Bombardier pauses Lear 85 program

Bombardier has stated that it has not abandoned the Learjet 85 program, noting there have already been more than 75 test flights. Bombardier Photo
Tepid demand for Bombardier Inc.’s Learjet 85 business aircraft has forced the plane maker to suspend the program, in a move that will result in 1,000 layoffs.
The cost-cutting decision will allow the company to devote its attention to developing its CSeries single-aisle commercial jet and also nurture sales for its upcoming Global 7000 and 8000 long-range business jets, Bombardier announced Thursday.

The OEM is slated to begin deliveries of the much-delayed CSeries jets in the second half of this year. The Global 7000 is on target to enter service in 2016, while the Global 8000 is scheduled to debut in 2017.
The layoffs will hit 620 employees in Wichita, Kan., and 380 workers in Mexico.
“Given the weakness of the market, we made the difficult decision to pause the Learjet 85 program at this time,” Bombardier chief executive officer Pierre Beaudoin said in statement before the Toronto Stock Exchange opened.
Bombardier shares tumbled $1.07, or 26 per cent, to close at $3.07 in heavy trading Thursday on the TSX.
Before the announcement of the layoffs, Bombardier’s website noted that the company’s aerospace division employed more than 37,700 workers.
A pause in the Learjet 85 program will allow the company to devote its attention to developing the CSeries commercial jet. Bombardier Image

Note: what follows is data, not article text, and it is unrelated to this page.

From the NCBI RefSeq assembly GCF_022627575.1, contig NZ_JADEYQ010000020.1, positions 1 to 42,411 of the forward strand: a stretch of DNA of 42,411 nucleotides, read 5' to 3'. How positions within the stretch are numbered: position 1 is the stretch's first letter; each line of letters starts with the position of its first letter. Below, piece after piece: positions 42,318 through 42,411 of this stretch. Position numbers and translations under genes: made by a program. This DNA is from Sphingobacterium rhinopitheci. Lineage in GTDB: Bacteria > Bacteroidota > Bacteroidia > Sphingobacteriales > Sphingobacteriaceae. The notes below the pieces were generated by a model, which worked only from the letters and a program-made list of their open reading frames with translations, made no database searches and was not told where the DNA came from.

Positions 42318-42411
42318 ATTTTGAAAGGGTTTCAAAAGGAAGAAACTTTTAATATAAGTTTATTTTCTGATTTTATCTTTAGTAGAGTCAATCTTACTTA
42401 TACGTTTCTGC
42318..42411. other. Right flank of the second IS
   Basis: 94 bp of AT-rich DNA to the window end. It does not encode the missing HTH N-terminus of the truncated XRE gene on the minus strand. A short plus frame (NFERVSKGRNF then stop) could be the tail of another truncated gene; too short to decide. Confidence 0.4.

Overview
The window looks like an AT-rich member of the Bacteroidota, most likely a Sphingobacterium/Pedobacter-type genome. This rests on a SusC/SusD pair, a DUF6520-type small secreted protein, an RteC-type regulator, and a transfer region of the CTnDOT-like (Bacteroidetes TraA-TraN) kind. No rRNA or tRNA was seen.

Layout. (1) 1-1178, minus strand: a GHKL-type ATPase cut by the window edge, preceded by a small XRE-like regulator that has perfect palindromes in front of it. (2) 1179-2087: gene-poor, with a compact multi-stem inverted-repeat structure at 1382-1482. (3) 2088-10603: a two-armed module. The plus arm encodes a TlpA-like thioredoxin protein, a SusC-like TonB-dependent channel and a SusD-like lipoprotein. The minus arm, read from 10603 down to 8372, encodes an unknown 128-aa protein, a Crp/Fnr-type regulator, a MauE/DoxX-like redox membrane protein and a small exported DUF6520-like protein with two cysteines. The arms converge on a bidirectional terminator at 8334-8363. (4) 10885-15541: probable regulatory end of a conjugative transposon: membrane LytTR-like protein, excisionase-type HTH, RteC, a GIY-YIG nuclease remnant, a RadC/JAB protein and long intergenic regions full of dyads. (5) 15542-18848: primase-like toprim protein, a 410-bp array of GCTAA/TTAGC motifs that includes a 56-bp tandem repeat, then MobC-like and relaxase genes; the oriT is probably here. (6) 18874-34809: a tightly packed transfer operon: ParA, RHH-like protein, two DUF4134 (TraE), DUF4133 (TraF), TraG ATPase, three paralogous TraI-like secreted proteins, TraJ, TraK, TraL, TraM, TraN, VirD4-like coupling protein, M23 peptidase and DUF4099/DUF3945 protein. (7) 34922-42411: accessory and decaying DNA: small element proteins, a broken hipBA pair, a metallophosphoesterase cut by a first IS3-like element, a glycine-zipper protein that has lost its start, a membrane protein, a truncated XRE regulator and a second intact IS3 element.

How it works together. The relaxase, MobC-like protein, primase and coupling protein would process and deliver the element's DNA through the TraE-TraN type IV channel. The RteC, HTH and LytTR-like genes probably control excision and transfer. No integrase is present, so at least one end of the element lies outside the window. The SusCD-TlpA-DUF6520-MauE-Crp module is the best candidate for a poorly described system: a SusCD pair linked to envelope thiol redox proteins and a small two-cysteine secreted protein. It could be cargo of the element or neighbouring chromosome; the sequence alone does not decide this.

Bombardier will record a US $1.4 billion pretax charge in the fourth quarter of 2014 due to the writedown of the Learjet 85 program. The company will book US $25 million in severance costs in the first quarter of this year.
Desjardins Capital Markets analyst Benoit Poirier pointed out that the manufacturer has reduced its 2014 guidance for cash flow to US $800 million from aerospace, compared with the original targeted range of US $1.2 billion to US $1.6 billion.
“We believe this decision will raise concerns about management’s decision process,” Poirier said in a research note. But, he said management made the right decision and remains committed to reducing capital expenditures and forging ahead with the CSeries and new Global jet programs.
During a conference call with industry analysts, Beaudoin said Bombardier hasn’t abandoned the Learjet 85 program, noting that there have already been more than 75 test flights. “When we say pause, we mean pause. We have a good aircraft,” he said.

Bombardier launched the Learjet 85 program in 2007, but then the 2008-09 recession eroded global demand for business jets generally. “When we decide to go forward with the program again, the issue that we have is that we’ve been following this market obviously constantly since the slowdown in ’08,” Beaudoin said. “And right now, we don’t see it picking up at the rate that we anticipated. So, we say it’s a good time to take a pause. Let’s see how the market behaves and then we can build this great aircraft and take it to market.”
Bombardier said that for 2014, its preliminary statistics show that it delivered 204 business aircraft and 84 commercial planes. The aircraft and train manufacturer, which had about US $2.4 billion in cash on Dec. 31, 2014, will release its fourth-quarter and 2014 financial results on Feb. 12.
BMO Nesbitt Burns Inc. analyst Fadi Chamoun said he didn’t expect Bombardier to reach its cash flow targets, but Thursday’s announcement will lead to an even weaker outcome for the 2014 financial performance. “This leaves the company with a very tight liquidity position at year-end,” Chamoun said in a research note.

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